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NASS REPUBLIC: Ndume on Southern presidency. Two other stories, and a quote to remember

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The Chairman, Senate Committee on Army, Senator Ali Ndume, last week, expressed his support for a power shift to Southern Nigeria, noting that the North stands to reap more from it.

We tracked two other stories from the National Assembly (NASS), for your reading delight.

1. Ndume on power shift to South

Ali Ndume

Ndume, on May 4, argued that the North will be better off, if a President of Southern extraction succeeds President Muhammadu Buhari in 2023.

“Personally, I feel we will be better off with a President coming from the South. The current President comes from the North and if you look at it analytically, the South benefitted more. So, if the President comes from the South, we (the North) will benefit more, just as we did previously under (then President Goodluck) Jonathan,” he said while speaking on Channels Television programme, Politics Today.

Ndume’s assertion is a subtle call for his party, the All Progressives Congress (APC), to zone the Presidency to the South. It breathes fresh air into the unwritten political culture of rotating presidential power between the Southern and Northern part of the country.

What the Senator must appreciate, though, is that his argument is tenuous, as no such nexus exists between the current perception held of the Buhari Presidency and the fact of him being from northern Nigeria. What, indeed, dominates at the moment is that certain elements in the South feel marginalized by a north-led administration.

Arguably, there is no scientific basis for his permutations as the pattern of performance over the years shows that Nigeria’s ruling elites have been united by a culture of mediocrity that has left the country a laughing stock among its peers.

Ndume’s thesis is, therefore, flawed and only finds usefulness in the argument that the Nigerian project can only make progress if its foundation is built on equity, justice and fairness.

NASS MEMORY LANE

Who said;

“Mr. Speaker, when things like this continue on a daily basis, those of us who are representatives of the government become speechless. We become speechless here to defend actions by the government. This is an elected government, under a popular democracy, but day in, day out, there are killings, massacre, armed robbery all over. Left, right and centre.”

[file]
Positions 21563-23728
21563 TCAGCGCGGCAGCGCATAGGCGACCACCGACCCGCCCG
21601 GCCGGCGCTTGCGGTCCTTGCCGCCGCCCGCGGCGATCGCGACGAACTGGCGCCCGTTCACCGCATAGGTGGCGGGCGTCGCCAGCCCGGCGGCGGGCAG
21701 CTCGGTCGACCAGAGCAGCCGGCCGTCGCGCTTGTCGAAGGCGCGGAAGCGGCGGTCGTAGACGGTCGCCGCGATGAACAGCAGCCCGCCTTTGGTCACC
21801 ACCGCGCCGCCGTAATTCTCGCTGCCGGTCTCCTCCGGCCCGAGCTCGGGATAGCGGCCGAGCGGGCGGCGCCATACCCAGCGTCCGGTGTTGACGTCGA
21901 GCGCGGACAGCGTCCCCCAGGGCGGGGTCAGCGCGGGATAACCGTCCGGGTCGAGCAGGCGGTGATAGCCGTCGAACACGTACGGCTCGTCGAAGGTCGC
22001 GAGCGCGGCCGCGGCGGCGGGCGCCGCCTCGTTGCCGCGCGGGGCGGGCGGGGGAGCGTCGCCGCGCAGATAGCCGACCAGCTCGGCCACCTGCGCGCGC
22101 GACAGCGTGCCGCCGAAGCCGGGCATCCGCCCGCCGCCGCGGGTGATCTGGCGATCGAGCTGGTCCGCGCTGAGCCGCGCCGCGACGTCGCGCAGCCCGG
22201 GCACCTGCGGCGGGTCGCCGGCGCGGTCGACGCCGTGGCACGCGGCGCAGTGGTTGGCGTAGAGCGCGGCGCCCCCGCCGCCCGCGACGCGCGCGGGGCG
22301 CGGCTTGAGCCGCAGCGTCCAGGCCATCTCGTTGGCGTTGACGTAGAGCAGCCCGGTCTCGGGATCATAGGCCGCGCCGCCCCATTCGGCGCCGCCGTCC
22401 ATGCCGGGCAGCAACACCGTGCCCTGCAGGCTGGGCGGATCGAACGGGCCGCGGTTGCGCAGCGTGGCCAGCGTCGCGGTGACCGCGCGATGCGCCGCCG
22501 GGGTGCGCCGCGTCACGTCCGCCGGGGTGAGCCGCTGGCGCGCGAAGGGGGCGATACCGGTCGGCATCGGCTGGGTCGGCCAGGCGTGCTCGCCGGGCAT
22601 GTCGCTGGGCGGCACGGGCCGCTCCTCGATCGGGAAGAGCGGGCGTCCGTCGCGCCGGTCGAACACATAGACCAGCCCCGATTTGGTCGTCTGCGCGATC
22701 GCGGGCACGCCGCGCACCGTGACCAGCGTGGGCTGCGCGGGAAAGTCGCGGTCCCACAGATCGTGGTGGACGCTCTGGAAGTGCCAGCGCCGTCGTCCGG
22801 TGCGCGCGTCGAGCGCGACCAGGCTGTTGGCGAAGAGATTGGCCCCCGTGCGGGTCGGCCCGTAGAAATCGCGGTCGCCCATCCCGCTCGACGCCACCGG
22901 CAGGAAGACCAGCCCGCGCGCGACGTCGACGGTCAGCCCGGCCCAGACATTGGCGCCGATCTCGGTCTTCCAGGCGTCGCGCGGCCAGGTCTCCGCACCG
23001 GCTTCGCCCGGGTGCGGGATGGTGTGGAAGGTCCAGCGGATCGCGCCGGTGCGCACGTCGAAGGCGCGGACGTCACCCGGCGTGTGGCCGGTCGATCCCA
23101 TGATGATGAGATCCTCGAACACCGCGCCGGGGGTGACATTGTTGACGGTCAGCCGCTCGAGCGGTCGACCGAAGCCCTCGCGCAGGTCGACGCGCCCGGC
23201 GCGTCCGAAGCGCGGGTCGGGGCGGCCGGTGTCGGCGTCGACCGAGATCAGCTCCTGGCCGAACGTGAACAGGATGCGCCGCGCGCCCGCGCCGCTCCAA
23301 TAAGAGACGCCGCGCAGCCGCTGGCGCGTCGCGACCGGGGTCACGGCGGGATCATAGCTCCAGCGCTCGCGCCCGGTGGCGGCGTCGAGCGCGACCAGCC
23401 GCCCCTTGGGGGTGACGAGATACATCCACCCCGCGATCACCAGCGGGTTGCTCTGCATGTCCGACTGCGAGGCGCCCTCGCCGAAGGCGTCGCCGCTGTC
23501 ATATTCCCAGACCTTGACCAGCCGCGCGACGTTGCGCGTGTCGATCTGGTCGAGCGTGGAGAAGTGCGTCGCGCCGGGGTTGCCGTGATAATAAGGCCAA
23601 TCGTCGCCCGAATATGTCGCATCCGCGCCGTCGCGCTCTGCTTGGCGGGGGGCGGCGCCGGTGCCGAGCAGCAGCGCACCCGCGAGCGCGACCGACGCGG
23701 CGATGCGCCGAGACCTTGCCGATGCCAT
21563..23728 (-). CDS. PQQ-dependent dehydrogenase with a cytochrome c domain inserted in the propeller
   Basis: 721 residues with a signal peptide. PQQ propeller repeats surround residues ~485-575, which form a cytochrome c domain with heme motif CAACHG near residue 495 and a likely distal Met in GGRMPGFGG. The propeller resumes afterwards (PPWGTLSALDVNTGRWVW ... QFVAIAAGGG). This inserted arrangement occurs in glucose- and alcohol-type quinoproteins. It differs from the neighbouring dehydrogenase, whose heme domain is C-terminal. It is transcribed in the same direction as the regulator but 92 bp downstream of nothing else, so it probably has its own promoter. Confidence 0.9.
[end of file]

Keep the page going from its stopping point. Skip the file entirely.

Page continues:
Answer: See end post

Two other stories

Read also :NASS REPUBLIC: When Senate prohibits ransom payment. Two other stories, and a quote to remember

2. Wase’s outcry over kidnapping

Ironical! Nigeria now produces more food than it can eat, Wase says

Idris Wase

On May 4, the Deputy Speaker of the House of the Representatives, Idris Wase, decried the alarming rate of kidnapping in his Wase Federal Constituency of Plateau State.

“Virtually, every day in my constituency today, I have one kidnap report or the other,” Wase said during the debate of a motion on a matter of urgent public importance moved by Hon. Abdullahi Salame during plenary in Abuja.

The Deputy Speaker’s lamentation is sadly a common occurrence, not just in Plateau, but most Northern States in the country. His outcry is a call for the Federal Government to work harder in fighting the spate of kidnapping which bandits have transformed into a booming business; yielding hundreds of millions of Naira.

Beyond laying verbal complaints on the floor of the Green Chambers, Wase should damn the possible consequences and call on the Security Chiefs, who are directly involved in protecting the citizenry, to wake up to their responsibilities in his constituency, including other constituencies across the country.

3. Making life better for workers

The Speaker of the House of Representatives, Hon. Femi Gbajabiamila, on May 1, extoled the resilience and commitment of Nigerian workers.

In a statement by his Special Adviser on Media and Publicity, Lanre Lasisi, he said that workers had remained the backbone of the Nigerian economy.

Gbajabiamila’s assurance of making life better for workers is a lofty one. However, it is rather discouraging that most of the promises made to workers are not met by successive governments.

For instance, most State Governors are yet to prioritize the welfare of workers, a culture that has indirectly fuelled corruption in several government offices.

This is amidst the many strikes by the Nigeria Labour Congress (NLC), that have frustrated the flow of work. Here, the incessant industrial actions by the Academic Staff Union of Universities (ASUU), come to mind.

It is hoped that the Speaker would go beyond rhetorics and use his good office to fight for better working conditions and welfare of Nigerian workers.

Answer. Hon Alhassan Ado Doguwa

Doguwa made the statement when he was lamenting the spate of insecurity across the country, on March 31, 2022, during plenary at the Green Chambers of the NASS. He is the majority leader of the House of Representatives.

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